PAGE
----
Crowns added as parties in private law action involving Aboriginal rights –

Saik’uz First Nation v Rio Tinto Alcan Inc, 2016 BCSC 1474: The BC Supreme Court allowed an application to add both the federal and provincial Crowns as defendants to a tort action against Rio Tinto Alcan in relation to impacts on the Nechako River and its fishery resources. The action is premised in part on asserted Aboriginal rights and title. The Court noted that the plaintiffs acknowledged that the consequences of this “major and complex case”, which would define the intersection between Aboriginal rights and tort law, may be huge. This may warrant inclusion of the Crown on its own. Further, the plaintiffs had already formally invited the Crown to participate through the Notice of Constitutional Challenge they issued in order to challenge the applicability of certain statutes. Under British Columbia’s Water Act, the province also asserts ownership over the water under dispute in this action, thereby warranting its involvement. Finally, the Court held that even where a formal declaration of Aboriginal title is not sought in the pleadings, the federal and provincial Crowns are still necessary parties to the determination of issues relating to Aboriginal title.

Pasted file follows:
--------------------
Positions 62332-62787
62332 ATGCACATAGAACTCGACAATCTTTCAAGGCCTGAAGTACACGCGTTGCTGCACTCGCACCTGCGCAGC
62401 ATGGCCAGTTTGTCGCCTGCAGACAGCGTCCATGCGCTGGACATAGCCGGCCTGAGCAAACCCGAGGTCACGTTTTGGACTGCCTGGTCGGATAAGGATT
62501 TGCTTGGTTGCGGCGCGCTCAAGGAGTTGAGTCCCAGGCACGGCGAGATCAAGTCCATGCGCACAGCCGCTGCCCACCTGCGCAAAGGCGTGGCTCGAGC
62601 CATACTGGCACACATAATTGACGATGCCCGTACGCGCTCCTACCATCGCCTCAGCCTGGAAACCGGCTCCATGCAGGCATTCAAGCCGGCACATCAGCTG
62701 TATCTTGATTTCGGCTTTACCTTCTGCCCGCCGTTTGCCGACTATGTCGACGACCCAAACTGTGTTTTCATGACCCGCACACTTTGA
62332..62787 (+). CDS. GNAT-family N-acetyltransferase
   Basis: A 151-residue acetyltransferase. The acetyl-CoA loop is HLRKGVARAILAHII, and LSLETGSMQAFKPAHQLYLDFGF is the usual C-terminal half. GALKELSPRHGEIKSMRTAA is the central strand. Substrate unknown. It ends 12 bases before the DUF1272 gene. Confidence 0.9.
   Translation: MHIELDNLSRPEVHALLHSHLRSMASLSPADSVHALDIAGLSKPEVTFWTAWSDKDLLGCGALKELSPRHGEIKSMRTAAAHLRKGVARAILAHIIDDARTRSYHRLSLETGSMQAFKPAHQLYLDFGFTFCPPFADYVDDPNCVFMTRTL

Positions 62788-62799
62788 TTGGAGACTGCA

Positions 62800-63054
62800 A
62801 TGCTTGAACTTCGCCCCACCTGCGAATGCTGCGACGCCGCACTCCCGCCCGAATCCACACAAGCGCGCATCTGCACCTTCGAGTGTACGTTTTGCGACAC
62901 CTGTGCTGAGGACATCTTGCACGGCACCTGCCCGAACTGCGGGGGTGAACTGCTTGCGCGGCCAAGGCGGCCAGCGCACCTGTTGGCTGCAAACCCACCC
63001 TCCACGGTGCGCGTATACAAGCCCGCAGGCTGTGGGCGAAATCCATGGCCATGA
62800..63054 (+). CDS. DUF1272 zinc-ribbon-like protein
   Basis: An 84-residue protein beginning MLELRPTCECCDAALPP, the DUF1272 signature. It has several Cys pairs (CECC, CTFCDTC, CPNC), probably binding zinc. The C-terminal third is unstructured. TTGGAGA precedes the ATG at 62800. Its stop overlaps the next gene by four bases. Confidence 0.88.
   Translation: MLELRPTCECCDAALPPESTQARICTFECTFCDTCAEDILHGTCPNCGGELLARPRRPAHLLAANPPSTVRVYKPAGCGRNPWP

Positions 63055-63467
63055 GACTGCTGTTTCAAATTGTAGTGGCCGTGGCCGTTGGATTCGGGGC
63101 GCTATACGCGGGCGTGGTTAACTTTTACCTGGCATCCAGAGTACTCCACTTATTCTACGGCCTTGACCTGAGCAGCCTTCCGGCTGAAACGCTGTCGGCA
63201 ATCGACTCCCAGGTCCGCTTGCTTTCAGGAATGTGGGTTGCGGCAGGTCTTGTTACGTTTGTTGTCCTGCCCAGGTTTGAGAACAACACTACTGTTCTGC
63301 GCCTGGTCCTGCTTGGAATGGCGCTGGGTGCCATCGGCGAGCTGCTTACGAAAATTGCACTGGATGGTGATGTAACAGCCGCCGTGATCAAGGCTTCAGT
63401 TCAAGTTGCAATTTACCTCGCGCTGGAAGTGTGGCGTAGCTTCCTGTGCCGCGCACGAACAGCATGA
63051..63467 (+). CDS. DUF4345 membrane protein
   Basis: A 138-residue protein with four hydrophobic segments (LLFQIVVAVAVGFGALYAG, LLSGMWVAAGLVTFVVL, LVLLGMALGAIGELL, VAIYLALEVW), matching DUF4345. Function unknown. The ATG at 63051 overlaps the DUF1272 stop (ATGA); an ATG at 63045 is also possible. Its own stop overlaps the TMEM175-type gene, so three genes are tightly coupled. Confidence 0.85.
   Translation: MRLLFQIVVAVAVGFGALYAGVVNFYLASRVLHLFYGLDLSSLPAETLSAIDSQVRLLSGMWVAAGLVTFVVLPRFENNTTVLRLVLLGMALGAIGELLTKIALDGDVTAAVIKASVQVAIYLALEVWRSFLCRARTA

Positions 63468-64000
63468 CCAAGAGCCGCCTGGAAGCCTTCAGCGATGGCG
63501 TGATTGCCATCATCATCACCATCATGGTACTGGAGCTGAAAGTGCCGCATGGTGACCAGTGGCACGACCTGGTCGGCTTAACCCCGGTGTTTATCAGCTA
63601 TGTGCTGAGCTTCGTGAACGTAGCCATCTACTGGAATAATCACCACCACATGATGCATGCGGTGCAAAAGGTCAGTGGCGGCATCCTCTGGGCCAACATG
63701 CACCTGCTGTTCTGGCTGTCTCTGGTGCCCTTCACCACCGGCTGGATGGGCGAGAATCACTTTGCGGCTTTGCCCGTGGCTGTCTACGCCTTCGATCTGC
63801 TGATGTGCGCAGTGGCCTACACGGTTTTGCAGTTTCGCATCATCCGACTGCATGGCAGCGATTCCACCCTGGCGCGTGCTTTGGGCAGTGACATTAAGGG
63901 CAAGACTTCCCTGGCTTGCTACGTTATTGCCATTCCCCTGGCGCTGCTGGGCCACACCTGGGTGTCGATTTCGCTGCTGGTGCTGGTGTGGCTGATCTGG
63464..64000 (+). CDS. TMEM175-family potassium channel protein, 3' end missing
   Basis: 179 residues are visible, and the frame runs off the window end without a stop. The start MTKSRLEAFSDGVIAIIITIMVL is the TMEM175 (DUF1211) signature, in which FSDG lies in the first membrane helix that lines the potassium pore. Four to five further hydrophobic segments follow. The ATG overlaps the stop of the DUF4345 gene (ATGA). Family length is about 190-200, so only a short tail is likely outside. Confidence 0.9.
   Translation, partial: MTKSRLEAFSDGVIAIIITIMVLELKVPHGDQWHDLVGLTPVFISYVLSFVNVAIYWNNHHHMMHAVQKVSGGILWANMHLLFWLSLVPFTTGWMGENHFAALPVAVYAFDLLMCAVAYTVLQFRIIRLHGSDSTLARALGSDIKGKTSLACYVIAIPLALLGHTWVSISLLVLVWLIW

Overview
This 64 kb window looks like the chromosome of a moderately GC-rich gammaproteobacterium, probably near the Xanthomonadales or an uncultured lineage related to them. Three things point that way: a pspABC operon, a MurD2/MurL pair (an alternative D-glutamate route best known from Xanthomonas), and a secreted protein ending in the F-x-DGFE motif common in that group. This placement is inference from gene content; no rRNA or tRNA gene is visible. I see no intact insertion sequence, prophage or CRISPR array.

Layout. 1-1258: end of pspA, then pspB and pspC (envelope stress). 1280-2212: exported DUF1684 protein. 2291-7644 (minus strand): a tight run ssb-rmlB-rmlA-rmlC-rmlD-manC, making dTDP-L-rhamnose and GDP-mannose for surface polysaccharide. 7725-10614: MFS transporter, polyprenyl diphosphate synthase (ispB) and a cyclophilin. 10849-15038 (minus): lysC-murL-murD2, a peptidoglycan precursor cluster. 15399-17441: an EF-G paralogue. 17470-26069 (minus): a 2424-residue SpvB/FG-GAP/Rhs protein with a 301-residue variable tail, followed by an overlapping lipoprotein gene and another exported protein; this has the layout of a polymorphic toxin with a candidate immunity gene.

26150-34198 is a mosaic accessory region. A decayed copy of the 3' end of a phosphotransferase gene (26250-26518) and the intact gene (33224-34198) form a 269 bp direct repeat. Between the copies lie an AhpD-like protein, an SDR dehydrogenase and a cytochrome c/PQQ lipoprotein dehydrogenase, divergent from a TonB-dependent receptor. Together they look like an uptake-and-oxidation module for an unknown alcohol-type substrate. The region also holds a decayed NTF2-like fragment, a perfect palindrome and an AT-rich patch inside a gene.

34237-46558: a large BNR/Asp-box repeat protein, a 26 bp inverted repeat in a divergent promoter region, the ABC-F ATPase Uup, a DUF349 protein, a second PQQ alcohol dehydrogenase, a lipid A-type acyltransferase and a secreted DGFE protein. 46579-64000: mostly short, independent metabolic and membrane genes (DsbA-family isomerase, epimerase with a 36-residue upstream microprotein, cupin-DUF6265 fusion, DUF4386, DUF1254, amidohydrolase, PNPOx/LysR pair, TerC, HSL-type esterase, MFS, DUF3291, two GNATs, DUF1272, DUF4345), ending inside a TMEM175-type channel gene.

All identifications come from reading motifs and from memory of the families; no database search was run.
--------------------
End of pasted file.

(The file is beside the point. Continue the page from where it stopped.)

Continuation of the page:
Injunction against First Nation’s interference with use of road –